Earth Eats: Real Food, Green Living

Reclaiming The Old Ways: Fermentation Expert Sandor Katz

With his new book, Sandor Katz hopes to empower people to reclaim the ancient processes of fermentation.

sandor katz and art of fermentation

Photo: sean.minteh (Flickr)

"Fermentation revivalist" Sandor Katz initially started preserving food because his garden was producing too much cabbage all at once. He decided to learn how to make sauerkraut.

Sandor Katz eats savory vegetable sour dough pancakes almost every day, and he regularly makes sauerkraut, yogurt and kefir. He says eating and preparing fermented foods has become a staple of his life. “At certain times my kitchen looks like a mad scientist zone.”

His new book The Art Of Fermentation is a massive tome that could seem overwhelming to a novice, but he stresses that the basic process of fermentation is really very simple.

“My mission in fermentation revival is to empower people with tools to reclaim these ancient processes that our ancestors have been doing forever,” he says.

Earth Eats spoke with Sandor Katz from his home in rural Tennessee.

It All Started With A Garden:

“When I moved from New York to Tennessee and got involved in keeping a garden. Suddenly all of the cabbage was ready at once and that was a little bit of a surprise to me. So, I decided to figure out how to make sauerkraut.

There are always seasonal overabundances of certain things, and then there are always seasons where there’s very little food available. So, fermentation developed as survival strategies depending on what was abundant.”

Advice For First Timers:

“The realm of fermentation that I think makes the most sense for most people who are wanting to explore this for the first time in their kitchens is fermenting vegetables. It’s incredibly simple:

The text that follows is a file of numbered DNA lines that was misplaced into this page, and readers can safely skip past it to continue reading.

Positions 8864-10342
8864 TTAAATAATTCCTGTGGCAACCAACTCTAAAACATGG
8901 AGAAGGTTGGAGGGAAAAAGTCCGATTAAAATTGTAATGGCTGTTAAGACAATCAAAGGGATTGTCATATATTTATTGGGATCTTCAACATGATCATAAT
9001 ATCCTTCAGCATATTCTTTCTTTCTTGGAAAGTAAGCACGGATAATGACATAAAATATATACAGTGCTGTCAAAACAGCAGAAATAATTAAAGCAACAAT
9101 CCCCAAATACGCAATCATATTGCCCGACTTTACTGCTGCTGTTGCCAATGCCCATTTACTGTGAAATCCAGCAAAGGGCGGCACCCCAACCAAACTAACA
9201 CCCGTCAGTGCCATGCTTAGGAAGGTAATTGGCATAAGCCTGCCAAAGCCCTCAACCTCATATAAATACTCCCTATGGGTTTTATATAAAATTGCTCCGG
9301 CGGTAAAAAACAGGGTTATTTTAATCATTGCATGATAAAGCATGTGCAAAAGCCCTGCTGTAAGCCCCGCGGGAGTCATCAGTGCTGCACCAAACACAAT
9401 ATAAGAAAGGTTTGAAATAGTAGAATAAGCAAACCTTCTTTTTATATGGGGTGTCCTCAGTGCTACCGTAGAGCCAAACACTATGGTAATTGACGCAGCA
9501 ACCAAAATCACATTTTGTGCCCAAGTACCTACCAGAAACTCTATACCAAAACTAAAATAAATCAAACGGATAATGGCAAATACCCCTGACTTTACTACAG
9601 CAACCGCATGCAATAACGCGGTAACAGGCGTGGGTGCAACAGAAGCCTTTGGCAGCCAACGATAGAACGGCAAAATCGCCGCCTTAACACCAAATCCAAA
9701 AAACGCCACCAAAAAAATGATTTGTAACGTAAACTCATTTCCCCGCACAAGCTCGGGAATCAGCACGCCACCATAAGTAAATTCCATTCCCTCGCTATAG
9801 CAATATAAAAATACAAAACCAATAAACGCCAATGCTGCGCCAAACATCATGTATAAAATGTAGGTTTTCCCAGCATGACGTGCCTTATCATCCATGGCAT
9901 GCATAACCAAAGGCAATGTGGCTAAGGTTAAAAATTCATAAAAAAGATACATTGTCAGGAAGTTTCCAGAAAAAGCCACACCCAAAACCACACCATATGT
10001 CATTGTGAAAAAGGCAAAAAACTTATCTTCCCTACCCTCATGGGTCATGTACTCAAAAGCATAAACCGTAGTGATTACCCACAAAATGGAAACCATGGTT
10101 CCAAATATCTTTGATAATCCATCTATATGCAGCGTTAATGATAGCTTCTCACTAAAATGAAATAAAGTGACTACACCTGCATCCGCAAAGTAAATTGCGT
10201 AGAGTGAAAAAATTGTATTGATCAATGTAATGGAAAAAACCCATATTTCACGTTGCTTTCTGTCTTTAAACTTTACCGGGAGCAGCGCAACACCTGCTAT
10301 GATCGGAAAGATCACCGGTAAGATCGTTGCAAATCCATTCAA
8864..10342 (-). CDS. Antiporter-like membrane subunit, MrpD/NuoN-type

1. All you do is take some vegetables, chop them up, shred them.
  2. Salt them lightly to taste.
  3. Spend a few minutes in a big bowl with your hands just squeezing them, bruising the vegetables and they’ll start to get really wet.
  4. Once the vegetables are nice and wet, stuff them into a jar. Press really hard so they’re submerged under their own juices.
  5. Then ferment them for a few days or a few weeks.

It’s an incredibly versatile process, and it is intrinsically safe. There is no safer food. There has never been a case of food poisoning reported in the U.S. from fermented vegetables. There are very few foods you could say that about.”

New Flavors: Acarajé

“One of my new favorites that I learned about in the course of working on The Art Of Fermentation is called acarajé. It’s an Afro-Brazilian ferment of black-eyed peas:

  1. Try to remove the hulls of the peas as much as possible. I do that manually by rubbing them with my hands and fingers after they’ve soaked.
  2. Soak black-eyed peas.
  3. Blend the black-eyed peas into a batter. I let that batter ferment for a couple of days.
  4. Then I use a whisk and I beat it. Just like other kinds of proteinaceous things — whether we’re talking about cream or egg whites — the beating stiffens it.
  5. This stiffened black-eyed pea fermented dough is typically deep-fried in Brazil. I pan-fry it and made little pancake fritters out of them.

This really illustrates how most ferments are actually extremely simple. The act of adding water is what initiates the fermentation because microorganisms are present, but they are latent as long as it’s dry. All life requires water. As soon as you add water, it initiates this microbial process that transforms the food.”

From Gourmet to Everyday:

“If you walk into a gourmet food store and look around and think about the nature of the foods that you see there, almost all of the foods we elevate to that gourmet status are products of fermentation.

If you ask people what they had for breakfast, I would bet 75 percent of them had something that’s fermented — if they had bread, cheese, coffee, they started their day with some product of fermentation.”

Fear Not, Fermentation Rookie:

“There’s a lot of fear of microorganisms that many people in our culture share. They wonder, ‘How do I know I’m going to get the right bacteria growing? How do I know I’m not going to make my family sick?’ I like to remind people that these are ancient rituals that our ancestors have been doing forever without insights into microbiology, without microscopes, without thermometers and really we don’t need a lot of training or expertise or special equipment.

With a little bit of information and tools that are already in our kitchens, we can do a lot of this ourselves.”

Annie Corrigan

Annie Corrigan is a producer and announcer for WFIU. In addition to serving as the local voice for NPR's Morning Edition, she produces WFIU's weekly sustainable food program Earth Eats. She earned degrees in oboe performance from Indiana University and Bowling Green State University.

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